Canberrans presided over a remarkable achievement this year.
Even without children under 12 receiving COVID-19 vaccines, ACT has become one of the most vaccinated jurisdictions in the world.
Current participation rates suggest that around 93% of Canberrans, of all ages, will be vaccinated by February – a level that could see the nation’s capital become the most vaccinated city in the world.
Still, many residents are wary as 2022 approaches, infections increase and more and more information about the Omicron variant is emerging.
The capital of socio-economic advantage
ACT was still probably the most vaccinated state or territory in Australia.
There is a very strong correlation between socio-economic benefit and the extent to which a community will be vaccinated – and well-paid and well-educated Canberra is Australia’s benefit capital.
Nonetheless, while nearly all of the Canberrans rallied around to be shot, a small number – at best, 1% of those eligible – refused or ignored the opportunity.
Who are the 1% of Canberra?
ACT officials publish little information on the demographics of COVID-19 vaccinations and infections.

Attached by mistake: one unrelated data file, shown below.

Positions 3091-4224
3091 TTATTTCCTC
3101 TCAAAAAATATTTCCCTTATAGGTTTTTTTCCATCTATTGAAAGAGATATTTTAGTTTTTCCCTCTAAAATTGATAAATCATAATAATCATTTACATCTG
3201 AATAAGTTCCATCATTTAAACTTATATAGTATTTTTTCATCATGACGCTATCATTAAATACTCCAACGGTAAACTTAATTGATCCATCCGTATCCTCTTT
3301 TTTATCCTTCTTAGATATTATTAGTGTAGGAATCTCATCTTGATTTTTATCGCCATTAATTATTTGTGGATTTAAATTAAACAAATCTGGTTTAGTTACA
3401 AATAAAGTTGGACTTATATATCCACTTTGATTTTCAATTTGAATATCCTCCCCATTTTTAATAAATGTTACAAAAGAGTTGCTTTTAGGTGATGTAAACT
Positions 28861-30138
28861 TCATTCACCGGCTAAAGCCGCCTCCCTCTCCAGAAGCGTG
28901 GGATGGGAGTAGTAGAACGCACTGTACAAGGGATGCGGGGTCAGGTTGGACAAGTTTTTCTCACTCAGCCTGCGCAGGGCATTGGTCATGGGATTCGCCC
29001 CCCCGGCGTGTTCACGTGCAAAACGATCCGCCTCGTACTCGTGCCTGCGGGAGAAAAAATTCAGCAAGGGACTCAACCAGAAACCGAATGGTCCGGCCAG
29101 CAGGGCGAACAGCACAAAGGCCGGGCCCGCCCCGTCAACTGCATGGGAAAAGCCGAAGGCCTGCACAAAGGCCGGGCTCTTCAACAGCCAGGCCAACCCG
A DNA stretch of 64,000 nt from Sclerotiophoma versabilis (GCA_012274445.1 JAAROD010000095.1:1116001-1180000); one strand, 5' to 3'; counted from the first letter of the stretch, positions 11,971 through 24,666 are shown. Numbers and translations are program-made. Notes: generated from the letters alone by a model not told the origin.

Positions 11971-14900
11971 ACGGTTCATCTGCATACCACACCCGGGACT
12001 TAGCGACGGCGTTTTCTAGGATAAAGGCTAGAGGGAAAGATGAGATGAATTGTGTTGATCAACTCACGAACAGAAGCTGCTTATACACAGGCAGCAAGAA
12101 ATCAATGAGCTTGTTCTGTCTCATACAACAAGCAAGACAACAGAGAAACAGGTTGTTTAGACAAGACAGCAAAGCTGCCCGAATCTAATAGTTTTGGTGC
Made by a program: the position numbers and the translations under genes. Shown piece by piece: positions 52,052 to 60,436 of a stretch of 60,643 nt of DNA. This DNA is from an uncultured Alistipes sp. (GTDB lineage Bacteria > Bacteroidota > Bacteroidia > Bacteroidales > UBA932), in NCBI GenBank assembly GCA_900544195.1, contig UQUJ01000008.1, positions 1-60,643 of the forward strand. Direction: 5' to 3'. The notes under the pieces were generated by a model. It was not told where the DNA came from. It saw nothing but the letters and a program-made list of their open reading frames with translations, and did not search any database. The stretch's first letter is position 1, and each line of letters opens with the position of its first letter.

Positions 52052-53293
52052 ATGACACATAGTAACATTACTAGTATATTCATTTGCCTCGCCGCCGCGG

However, if the government population estimates are correct, there are approximately 3,600 Canberrans aged 12 or older who are unvaccinated.
40,000 more children will become eligible in just over a week.
There is enough data to suggest that groups of people at Oaks Estate and Symonston (both near the ACT-NSW border) have lower inoculation rates than elsewhere in the Capital Region – which corresponds to what we know about socio-economic disadvantages.
More surprisingly, the relatively wealthy interior north regions may also be under-vaccinated – although, again, this assumes that the population estimates are correct.
Yet although this group of Canberrans is small in number, their vaccination status remains a vital public health challenge for ACT: 10 out of 11 people who required intensive care during the current outbreak have not been fully vaccinated.
Protection of the ACT community is fading quickly
Omicron poses a different threat to the Delta variant of the disease.
It may be milder than earlier strains, but it appears to be more resistant to vaccines.
Although there is no authoritative data on the efficacy of the vaccine against Omicron, some very limited UK results are available.
If they are extrapolated to the ACT population, we get a measure of the effectiveness of protecting Canberrans, collectively, against symptomatic disease.
As this graph shows, the fact that so many Canberrans were vaccinated early means they may now be more vulnerable than Australians who left it late.
This is why the booster doses, which seem to be very effective against this new variant, are so crucial.
Until vaccines improve and we gain a better understanding of Omicron, the end of this pandemic is likely to be very distant.
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